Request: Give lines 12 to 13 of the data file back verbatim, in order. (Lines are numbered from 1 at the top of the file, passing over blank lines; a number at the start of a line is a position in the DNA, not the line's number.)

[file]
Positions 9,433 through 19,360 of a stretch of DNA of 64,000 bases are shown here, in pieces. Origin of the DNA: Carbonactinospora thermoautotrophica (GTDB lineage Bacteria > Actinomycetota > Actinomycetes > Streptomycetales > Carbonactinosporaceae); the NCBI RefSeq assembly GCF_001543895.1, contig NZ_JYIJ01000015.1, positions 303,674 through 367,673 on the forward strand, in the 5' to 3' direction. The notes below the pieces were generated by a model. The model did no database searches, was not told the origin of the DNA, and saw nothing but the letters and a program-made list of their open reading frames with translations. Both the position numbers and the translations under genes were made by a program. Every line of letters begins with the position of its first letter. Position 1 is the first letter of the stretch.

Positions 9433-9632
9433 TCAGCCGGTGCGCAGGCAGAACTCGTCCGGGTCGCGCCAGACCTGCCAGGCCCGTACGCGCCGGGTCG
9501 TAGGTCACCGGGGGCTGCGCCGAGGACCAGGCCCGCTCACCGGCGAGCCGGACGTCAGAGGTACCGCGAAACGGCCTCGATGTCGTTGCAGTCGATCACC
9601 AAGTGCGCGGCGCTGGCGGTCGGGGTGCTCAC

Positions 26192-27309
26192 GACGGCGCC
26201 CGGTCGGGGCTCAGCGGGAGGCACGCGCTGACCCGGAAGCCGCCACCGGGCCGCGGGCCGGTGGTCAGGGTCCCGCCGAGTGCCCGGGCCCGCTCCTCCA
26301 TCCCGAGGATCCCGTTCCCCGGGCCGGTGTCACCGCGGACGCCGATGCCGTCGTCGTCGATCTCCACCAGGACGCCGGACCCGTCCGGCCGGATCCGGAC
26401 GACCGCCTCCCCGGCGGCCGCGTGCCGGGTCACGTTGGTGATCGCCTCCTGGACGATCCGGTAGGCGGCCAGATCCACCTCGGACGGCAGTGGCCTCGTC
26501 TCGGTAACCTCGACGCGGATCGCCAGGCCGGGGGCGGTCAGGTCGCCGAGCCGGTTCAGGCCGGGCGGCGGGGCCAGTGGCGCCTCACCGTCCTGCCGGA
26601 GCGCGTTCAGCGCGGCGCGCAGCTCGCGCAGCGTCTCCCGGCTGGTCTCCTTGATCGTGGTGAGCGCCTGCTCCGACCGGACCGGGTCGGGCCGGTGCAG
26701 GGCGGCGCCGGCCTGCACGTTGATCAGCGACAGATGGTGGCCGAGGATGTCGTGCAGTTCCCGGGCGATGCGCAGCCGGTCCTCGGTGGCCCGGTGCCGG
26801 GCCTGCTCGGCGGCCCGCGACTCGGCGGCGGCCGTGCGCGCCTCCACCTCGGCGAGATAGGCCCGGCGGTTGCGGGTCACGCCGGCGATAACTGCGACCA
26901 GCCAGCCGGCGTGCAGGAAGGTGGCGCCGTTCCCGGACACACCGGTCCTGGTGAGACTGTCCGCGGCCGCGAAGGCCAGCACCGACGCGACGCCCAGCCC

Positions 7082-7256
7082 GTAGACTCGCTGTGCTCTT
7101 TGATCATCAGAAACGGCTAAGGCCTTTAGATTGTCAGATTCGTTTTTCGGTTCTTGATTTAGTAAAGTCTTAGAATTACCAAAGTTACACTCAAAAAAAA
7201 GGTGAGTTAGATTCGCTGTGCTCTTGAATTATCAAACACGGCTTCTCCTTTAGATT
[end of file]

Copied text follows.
26601 GCGCGTTCAGCGCGGCGCGCAGCTCGCGCAGCGTCTCCCGGCTGGTCTCCTTGATCGTGGTGAGCGCCTGCTCCGACCGGACCGGGTCGGGCCGGTGCAG
26701 GGCGGCGCCGGCCTGCACGTTGATCAGCGACAGATGGTGGCCGAGGATGTCGTGCAGTTCCCGGGCGATGCGCAGCCGGTCCTCGGTGGCCCGGTGCCGG